Systemic abuse?

Abuse happens where there is an imbalance of power: where one side to an exchange feels compelled to go along with what they are being asked to do…told to do…because the person doing the telling either has formal positional power over them (parent, teacher, police officer, etc.) or because that person is in a position of trust.

Sometimes the two overlap.

I’m not going to go into detail here: I’d be breaking confidence and, besides, I don’t see it as the purpose of this blog to go to town on individuals unless I have much stronger evidence than I have now.

However. I am angry. Very, very angry.

Why?

Because I’ve just been reading notes made by someone who appears to have experienced the most appalling abuse imaginable at the hands of a “medical professional” in the early days of her transitioning.

Wearing my sceptical journalist hat, I know I’m just at the start of this: I need to check evidence, seek corroboration and, sadly, test the word of the person who has sent me details of the incident. Until then, I can only say that I have seen evidence that, if true, does nto require that a certain medical professional be struck off: it would require them being torn limb from limb and then having their remains stuck up somewhere where the public can vent its disgust toward them.

Did I say I was angry?

You bet!

But then, I don’t like doing stuff by halves. The deeper into transition I get, the more and more episodes I hear from other trans women of conduct towards them by everyday professionals that is obscene. That, were it done to a child (and some of those who have suffered were children when this treatment began) would have the perpetrator instantly locked up.

That, in turn, got me wondering. I am well aware of how mistreatment of gay folk used to go dwon. Sometimes it was simple homophobic bullying. Sometimes, something else: an awareness on the part of a person in authority that they had power over an individual by virtue of the fact that that individual had “broken the law”: and so they were safe, themselves, to abuse in whatever way took their fancy.

That, too, is disgusting. But hardly surprising. The easiest targets for abuse are those already on the fringes of society: those who operate at the margins of legality and who are told in no uncertain terms that because one part of their life may be called into question, they can’t expect the same legal rights and protections as the “normal” majority.

Which means, as of today, I am starting a little bit of very personal research: is this just an isolated case? Do I just get to hear the worst instances? Or is there something in the establishment that has been abusing trans men and women over the last few years.

Anyone with any views or insights, please feel free to post or, if you are worried about being “outed”, contact me directly via jane@ozimek.co.uk. Any and all stories treated in strictest confidence – and i am interested in the gay perspective as well as the trans.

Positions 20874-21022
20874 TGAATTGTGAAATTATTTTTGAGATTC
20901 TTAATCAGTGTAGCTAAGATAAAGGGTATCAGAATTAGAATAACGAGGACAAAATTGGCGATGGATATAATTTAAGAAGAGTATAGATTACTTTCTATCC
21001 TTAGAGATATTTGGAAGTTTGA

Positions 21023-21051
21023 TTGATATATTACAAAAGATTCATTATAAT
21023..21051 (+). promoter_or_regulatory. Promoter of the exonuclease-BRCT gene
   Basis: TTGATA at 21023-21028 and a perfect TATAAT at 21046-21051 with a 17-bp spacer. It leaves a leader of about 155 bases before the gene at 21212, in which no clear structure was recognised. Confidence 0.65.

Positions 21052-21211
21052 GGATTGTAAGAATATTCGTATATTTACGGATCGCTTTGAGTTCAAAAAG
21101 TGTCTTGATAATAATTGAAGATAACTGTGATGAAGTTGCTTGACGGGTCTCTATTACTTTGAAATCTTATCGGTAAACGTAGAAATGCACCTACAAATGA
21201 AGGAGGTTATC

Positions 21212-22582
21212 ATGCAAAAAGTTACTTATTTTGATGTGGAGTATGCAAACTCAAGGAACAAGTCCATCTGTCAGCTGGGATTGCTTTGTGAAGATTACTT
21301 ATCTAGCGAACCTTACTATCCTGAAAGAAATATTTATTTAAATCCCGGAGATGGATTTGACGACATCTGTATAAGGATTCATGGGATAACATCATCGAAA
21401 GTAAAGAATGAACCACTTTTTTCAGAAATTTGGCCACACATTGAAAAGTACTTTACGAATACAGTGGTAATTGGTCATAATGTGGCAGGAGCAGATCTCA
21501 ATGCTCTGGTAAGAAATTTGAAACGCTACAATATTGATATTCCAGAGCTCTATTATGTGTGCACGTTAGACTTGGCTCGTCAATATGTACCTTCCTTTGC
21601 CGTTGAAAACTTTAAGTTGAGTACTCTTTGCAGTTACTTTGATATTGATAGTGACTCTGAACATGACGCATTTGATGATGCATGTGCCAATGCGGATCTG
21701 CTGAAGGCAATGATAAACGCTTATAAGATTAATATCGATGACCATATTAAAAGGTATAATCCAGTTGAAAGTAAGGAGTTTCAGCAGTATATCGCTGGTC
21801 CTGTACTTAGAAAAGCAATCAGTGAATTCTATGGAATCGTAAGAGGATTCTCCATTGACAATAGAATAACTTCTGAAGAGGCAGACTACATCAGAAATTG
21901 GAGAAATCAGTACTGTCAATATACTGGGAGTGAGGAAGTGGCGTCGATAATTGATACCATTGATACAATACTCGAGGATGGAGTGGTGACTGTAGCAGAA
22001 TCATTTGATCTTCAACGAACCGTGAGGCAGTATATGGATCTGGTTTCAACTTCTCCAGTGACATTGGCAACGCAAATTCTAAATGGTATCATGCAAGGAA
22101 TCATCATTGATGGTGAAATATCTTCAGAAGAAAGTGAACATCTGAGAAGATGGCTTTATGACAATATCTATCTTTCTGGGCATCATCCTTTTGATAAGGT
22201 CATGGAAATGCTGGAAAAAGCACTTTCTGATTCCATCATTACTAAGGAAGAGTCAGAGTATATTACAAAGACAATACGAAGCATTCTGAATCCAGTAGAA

jane
xx

P.S. and if anyone knows of any organisation already out there with this specific focus, let me know. lst thing i want to do is tread on toes or reinvent the wheel!

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About janefae

On my way from here to there
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2 Responses to Systemic abuse?

  1. Kedge says:

    “Or is there something in the establishment that has been abusing trans men and women over the last few years.”

    I am sad to say that I would not be surprised if this were so.

    Will you be going into more detail on this particular case, Jane? I’d be very interested to read it (as I am with all your posts, I just don’t really feel I have anything to add – I can’t pretend I understand what you’re going through, but I see that you have many commenters who do, and I’m glad of that for you).

    Still with all the darkness out there, the medical establishment is a growing and maturing thing. I know this isn’t news to you, but fifty years ago? A hundred years ago? Nothing like what’s out there today, across all fields. Some of my friends joke about Bedlam to me sometimes, and I know they mean no offence by it, but it does make me very uncomfortable to think about the way people like… yeah, us, I guess, used to be treated. And it upsets me too to see some of the treatment (social I mean here, not medical) that you are receiving. We have to hope that the field will continue to mature and be more accepting, because without that what do we have?

    Take care, Jane. I think of you often,
    Jackhenry Kedge

  2. Denise Anderson says:

    This isn’t a surprise to me, i’ve seen at first hand too letters with awful levels of nastiness in them, in some cases things have been able to have been sorted…

    But of course i can’t go into anything either…

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